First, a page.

Mechanisms and consequences of paternally transmitted chromosomal abnormalities

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Paternally transmitted chromosomal damage has been associated with pregnancy loss, developmental and morphological defects, infant mortality, infertility, and genetic diseases in the offspring including cancer. There is epidemiological evidence linking paternal exposure to occupational or environmental agents with an increased risk of abnormal reproductive outcomes. There is also a large body of literature on germ cell mutagenesis in rodents showing that treatment of male germ cells with mutagens has dramatic consequences on reproduction producing effects such as those observed in human epidemiological studies. However, we know very little about the etiology, transmission and early embryonic consequences of paternally-derived chromosomal abnormalities. ... continued below

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Marchetti, F & Wyrobek, A J April 5, 2005.

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Paternally transmitted chromosomal damage has been associated with pregnancy loss, developmental and morphological defects, infant mortality, infertility, and genetic diseases in the offspring including cancer. There is epidemiological evidence linking paternal exposure to occupational or environmental agents with an increased risk of abnormal reproductive outcomes. There is also a large body of literature on germ cell mutagenesis in rodents showing that treatment of male germ cells with mutagens has dramatic consequences on reproduction producing effects such as those observed in human epidemiological studies. However, we know very little about the etiology, transmission and early embryonic consequences of paternally-derived chromosomal abnormalities. The available evidence suggests that: (1) there are distinct patterns of germ cell-stage differences in the sensitivity of induction of transmissible genetic damage with male postmeiotic cells being the most sensitive; (2) cytogenetic abnormalities at first metaphase after fertilization are critical intermediates between paternal exposure and abnormal reproductive outcomes; and, (3) there are maternally susceptibility factors that may have profound effects on the amount of sperm DNA damage that is converted into chromosomal aberrations in the zygote and directly affect the risk for abnormal reproductive outcomes.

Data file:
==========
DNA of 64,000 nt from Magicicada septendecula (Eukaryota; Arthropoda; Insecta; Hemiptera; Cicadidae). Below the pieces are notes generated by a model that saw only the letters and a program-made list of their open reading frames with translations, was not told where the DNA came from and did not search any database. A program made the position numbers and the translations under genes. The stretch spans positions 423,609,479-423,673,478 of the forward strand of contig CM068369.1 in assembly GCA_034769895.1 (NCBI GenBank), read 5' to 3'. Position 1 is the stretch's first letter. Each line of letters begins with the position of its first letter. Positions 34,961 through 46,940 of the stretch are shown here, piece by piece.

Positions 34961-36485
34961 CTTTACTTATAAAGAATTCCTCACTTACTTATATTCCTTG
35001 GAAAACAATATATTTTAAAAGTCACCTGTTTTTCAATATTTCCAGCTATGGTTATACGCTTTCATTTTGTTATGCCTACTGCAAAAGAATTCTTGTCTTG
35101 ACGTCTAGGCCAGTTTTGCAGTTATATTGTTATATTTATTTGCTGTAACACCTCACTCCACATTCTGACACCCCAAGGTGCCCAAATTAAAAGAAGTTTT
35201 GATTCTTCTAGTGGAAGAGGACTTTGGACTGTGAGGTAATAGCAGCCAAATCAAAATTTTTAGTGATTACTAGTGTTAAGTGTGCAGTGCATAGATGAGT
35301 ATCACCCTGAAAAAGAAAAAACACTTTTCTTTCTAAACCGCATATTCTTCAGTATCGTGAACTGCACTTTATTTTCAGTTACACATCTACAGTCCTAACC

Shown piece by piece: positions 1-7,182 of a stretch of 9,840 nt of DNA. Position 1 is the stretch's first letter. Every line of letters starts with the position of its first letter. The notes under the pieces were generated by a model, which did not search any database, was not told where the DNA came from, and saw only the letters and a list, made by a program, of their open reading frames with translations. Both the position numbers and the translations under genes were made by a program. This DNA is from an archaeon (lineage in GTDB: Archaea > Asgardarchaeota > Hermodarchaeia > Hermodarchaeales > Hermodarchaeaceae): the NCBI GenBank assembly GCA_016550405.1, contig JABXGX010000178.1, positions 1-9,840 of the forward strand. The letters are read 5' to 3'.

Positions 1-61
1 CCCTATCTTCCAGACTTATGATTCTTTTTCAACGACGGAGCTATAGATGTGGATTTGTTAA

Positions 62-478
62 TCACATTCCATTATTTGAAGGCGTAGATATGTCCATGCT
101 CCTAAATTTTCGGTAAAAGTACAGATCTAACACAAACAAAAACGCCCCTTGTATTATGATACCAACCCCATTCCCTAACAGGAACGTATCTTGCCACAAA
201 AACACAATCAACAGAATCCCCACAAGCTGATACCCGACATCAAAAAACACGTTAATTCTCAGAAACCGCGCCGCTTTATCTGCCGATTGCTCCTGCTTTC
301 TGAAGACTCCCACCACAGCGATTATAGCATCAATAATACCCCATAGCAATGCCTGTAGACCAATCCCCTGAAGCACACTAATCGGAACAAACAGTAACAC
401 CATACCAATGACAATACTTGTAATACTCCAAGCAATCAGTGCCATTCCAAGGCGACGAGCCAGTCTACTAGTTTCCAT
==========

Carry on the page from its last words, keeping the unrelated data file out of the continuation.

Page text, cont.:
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PDF-file: 52 pages; size: 1.3 Mbytes

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  • Journal Name: Birth Defects Research Part C: Embryo Today; Journal Volume: 75; Journal Issue: 2

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  • Report No.: UCRL-JRNL-211336
  • Grant Number: W-7405-ENG-48
  • Office of Scientific & Technical Information Report Number: 875371
  • Archival Resource Key: ark:/67531/metadc874292

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Office of Scientific & Technical Information Technical Reports

Reports, articles and other documents harvested from the Office of Scientific and Technical Information.

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  • April 5, 2005

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  • Sept. 21, 2016, 2:29 a.m.

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  • Dec. 7, 2016, 5:37 p.m.

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Marchetti, F & Wyrobek, A J. Mechanisms and consequences of paternally transmitted chromosomal abnormalities, article, April 5, 2005; Livermore, California. (digital.library.unt.edu/ark:/67531/metadc874292/: accessed December 15, 2017), University of North Texas Libraries, Digital Library, digital.library.unt.edu; crediting UNT Libraries Government Documents Department.